Dozens of dignitaries attend Stevens' funeral

Posted: Thursday, August 19, 2010

ANCHORAGE - Vice President Joe Biden recalled that when he was new to the Senate and had just lost his wife and daughter in a car accident, Ted Stevens walked over to him and offered his friendship.

Bill Roth / Anchorage Daily News
Bill Roth / Anchorage Daily News

Stevens always held true to his word, Biden said Wednesday at the funeral for the Senate's longest serving Republican.

"His word was his bond," Biden said. "His personal generosity was surprising in how quickly it was offered."

Biden said he and Stevens supported each other when their first wives died in tragic accidents and celebrated the joys that second marriages brought to both.

Throughout it all, Stevens worked hard for Alaska, Biden said.

"No state has ever had a more fierce defender of that state's way of life than Ted Stevens," the vice president said.

Stevens died last week along with four others in a plane crash in southwest Alaska while doing something he truly loved: fishing for salmon.

Thousands attended the funeral, which marked the end of three days of remembrances that began Monday when several hundred people attended a Catholic Mass in Anchorage. Mourners filed past a closed casket Tuesday as Stevens' body lay in repose at an Episcopal church.

Biden's speech brought laughter to Anchorage's largest church, as he recalled Stevens' success in bringing large amounts of federal money back to Alaska. Biden said "significant" amounts of money that belong to Biden's home state of Delaware and other states is now in Alaska.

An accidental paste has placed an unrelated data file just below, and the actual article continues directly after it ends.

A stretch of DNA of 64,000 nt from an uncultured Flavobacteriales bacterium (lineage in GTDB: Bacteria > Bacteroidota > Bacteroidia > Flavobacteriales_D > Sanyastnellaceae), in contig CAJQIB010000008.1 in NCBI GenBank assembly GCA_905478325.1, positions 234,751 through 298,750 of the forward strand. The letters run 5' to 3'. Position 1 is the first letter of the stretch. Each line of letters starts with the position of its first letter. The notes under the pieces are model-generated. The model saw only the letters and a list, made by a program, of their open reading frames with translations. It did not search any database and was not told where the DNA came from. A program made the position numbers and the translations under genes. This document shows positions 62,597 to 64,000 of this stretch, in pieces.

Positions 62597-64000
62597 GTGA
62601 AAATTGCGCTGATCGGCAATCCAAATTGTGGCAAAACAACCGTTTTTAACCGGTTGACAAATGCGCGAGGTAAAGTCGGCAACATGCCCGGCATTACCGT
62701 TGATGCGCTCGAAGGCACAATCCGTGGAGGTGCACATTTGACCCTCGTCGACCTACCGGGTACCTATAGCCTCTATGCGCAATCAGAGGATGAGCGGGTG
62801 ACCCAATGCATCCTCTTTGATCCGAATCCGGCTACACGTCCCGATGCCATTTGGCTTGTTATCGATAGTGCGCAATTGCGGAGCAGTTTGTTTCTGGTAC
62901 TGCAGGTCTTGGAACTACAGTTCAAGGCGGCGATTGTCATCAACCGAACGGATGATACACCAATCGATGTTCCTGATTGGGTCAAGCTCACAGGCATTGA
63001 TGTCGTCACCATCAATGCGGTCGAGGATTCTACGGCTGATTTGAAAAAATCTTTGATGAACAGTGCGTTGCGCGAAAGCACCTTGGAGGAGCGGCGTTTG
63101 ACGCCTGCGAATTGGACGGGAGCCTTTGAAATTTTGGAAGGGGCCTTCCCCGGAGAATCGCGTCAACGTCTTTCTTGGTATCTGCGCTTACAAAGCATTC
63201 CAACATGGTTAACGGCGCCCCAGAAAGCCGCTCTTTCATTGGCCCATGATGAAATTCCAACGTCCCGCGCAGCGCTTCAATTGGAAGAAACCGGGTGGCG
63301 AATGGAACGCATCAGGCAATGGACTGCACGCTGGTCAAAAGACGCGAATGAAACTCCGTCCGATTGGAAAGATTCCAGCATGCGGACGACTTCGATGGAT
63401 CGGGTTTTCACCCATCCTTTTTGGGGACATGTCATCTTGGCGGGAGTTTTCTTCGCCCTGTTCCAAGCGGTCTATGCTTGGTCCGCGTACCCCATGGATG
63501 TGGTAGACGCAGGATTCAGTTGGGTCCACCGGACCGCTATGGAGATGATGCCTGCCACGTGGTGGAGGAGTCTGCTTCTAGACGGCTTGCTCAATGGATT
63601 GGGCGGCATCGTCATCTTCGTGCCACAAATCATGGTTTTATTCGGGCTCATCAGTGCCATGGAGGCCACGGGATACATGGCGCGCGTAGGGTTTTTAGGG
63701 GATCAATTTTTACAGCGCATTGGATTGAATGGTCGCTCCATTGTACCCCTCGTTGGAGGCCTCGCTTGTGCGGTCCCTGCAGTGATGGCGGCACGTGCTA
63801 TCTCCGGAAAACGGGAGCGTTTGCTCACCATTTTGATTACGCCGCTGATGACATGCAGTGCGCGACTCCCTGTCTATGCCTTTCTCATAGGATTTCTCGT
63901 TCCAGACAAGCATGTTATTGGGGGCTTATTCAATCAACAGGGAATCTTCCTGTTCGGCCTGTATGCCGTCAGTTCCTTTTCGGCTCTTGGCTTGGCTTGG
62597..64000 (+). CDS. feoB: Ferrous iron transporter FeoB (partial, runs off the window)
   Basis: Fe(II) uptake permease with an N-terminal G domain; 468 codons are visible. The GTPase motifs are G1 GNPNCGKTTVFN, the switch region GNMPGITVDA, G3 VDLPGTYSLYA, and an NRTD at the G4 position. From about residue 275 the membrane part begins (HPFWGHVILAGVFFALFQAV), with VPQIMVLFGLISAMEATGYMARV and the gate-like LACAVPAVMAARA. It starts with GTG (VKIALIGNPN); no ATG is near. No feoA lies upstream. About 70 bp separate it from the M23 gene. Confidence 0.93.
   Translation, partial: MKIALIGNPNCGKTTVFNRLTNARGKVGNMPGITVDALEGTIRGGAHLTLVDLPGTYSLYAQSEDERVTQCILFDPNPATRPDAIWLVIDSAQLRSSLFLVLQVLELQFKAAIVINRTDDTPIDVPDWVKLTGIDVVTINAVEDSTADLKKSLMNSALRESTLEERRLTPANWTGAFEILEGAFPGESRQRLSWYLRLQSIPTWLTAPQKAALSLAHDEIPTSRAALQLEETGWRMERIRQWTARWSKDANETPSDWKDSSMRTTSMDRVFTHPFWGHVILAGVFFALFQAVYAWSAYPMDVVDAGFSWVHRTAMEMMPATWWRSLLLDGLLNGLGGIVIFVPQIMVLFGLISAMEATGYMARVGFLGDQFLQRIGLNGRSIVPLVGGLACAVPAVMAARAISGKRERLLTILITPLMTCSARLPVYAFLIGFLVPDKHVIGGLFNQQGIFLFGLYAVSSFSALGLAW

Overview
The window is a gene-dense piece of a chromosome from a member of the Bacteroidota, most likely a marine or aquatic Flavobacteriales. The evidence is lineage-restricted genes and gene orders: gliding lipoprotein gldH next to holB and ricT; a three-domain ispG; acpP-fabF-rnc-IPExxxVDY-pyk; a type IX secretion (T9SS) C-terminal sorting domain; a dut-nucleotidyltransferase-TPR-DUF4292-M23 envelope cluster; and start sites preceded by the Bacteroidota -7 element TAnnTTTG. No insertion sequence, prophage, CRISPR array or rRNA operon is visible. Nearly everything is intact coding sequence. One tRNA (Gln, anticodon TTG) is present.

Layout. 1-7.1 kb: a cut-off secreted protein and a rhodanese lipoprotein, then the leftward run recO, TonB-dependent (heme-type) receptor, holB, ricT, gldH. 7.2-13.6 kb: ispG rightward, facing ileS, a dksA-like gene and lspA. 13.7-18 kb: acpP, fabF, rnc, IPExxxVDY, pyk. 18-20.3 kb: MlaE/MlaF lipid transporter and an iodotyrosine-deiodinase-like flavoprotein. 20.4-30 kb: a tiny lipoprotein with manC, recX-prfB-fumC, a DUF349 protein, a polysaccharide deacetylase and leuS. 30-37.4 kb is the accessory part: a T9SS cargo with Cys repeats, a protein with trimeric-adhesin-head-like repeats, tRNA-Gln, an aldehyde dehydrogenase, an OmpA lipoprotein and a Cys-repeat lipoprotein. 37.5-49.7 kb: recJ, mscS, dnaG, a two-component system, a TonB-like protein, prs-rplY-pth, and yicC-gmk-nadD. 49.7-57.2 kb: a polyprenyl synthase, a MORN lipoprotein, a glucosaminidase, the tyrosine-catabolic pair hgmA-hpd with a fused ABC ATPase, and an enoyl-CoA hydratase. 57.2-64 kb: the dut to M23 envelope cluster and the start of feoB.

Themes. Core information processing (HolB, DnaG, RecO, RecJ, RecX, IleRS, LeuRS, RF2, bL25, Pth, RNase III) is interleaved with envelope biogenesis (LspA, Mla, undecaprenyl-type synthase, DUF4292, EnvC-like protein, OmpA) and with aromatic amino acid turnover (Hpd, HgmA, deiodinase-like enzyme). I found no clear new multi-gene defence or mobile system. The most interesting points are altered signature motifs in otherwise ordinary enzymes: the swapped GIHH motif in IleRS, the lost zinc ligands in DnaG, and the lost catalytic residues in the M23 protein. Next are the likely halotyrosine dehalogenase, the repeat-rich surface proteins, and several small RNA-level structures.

More than 20 current and former senators, governors - including former Alaska Gov. Sarah Palin - and foreign representatives also attended the funeral, which was broadcast nationally.

Senate Republican leader Mitch McConnell said Stevens devoted "every day of his life" to promoting Alaskans, not himself. Stevens came to Washington with a mission - to help build up the state - and never wavered from it, said McConnell, who served with Stevens.

It is hard to imagine any one person meaning more to any one state, he said.

"Everyone knew Ted Stevens," McConnell said.

"He was just like a real son to me," said Gertrude Bunyan, 73, who grew up in Hooper Bay and saw the improvements - a new high school and a health clinic - that Stevens brought to her village.

"He really helped the villages. We sure are going to miss him," she said.

The 86-year-old Stevens was appointed to the Senate in December 1968 and spent 40 years in office, becoming the longest-serving Republican senator in the nation's history. (The late Strom Thurmond was in the Senate longer than Stevens, but he spent a decade there as a Democrat before switching to the GOP.)

He began his career in public service in the days before Alaska statehood and did not leave politics until he lost an election in 2008, when he was convicted on corruption charges shortly before Election Day. A federal judge later threw out the verdict because of misconduct by federal prosecutors.

U.S. Sen. Daniel Inouye, D-Hawaii, drew thunderous applause at the funeral when he said people knew Stevens wasn't guilty of corruption.

Inouye and Stevens worked together from the time their states were just territories. He said his and Stevens' relationship epitomized bipartisanship - knowing they had to fight together to make progress - and he also noted the many Democrats in the church.

Stevens died Aug. 9 north of Dillingham when the plane smashed into a hillside while going from a corporate-owned lodge to a fishing camp. Four people, including ex-NASA chief Sean O'Keefe and his son Kevin, were among the survivors.

The others killed in the crash were pilot Theron Smith, General Communications Inc. executive Dana Tindall, her 16-year-old daughter, Corey, and William "Bill" Phillips Sr., who had worked with Stevens in Washington.

• The Associated Press writers Rachel D'Oro in Anchorage and Becky Bohrer in Juneau contributed to this story.



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